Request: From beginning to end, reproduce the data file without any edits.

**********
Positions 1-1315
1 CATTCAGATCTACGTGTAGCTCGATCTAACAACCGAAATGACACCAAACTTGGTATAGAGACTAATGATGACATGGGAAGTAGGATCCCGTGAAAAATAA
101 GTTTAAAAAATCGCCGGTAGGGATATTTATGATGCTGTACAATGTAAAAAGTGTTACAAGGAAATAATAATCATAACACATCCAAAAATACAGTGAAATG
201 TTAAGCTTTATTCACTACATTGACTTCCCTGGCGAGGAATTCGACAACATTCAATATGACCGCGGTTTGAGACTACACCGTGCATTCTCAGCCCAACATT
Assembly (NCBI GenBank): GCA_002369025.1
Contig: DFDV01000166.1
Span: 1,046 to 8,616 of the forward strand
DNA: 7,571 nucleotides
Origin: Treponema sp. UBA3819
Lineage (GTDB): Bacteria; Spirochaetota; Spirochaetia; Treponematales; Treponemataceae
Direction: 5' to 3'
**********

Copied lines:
Positions 1-1315
1 CATTCAGATCTACGTGTAGCTCGATCTAACAACCGAAATGACACCAAACTTGGTATAGAGACTAATGATGACATGGGAAGTAGGATCCCGTGAAAAATAA
101 GTTTAAAAAATCGCCGGTAGGGATATTTATGATGCTGTACAATGTAAAAAGTGTTACAAGGAAATAATAATCATAACACATCCAAAAATACAGTGAAATG
201 TTAAGCTTTATTCACTACATTGACTTCCCTGGCGAGGAATTCGACAACATTCAATATGACCGCGGTTTGAGACTACACCGTGCATTCTCAGCCCAACATT
Assembly (NCBI GenBank): GCA_002369025.1
Contig: DFDV01000166.1
Span: 1,046 to 8,616 of the forward strand
DNA: 7,571 nucleotides
Origin: Treponema sp. UBA3819
Lineage (GTDB): Bacteria; Spirochaetota; Spirochaetia; Treponematales; Treponemataceae
Direction: 5' to 3'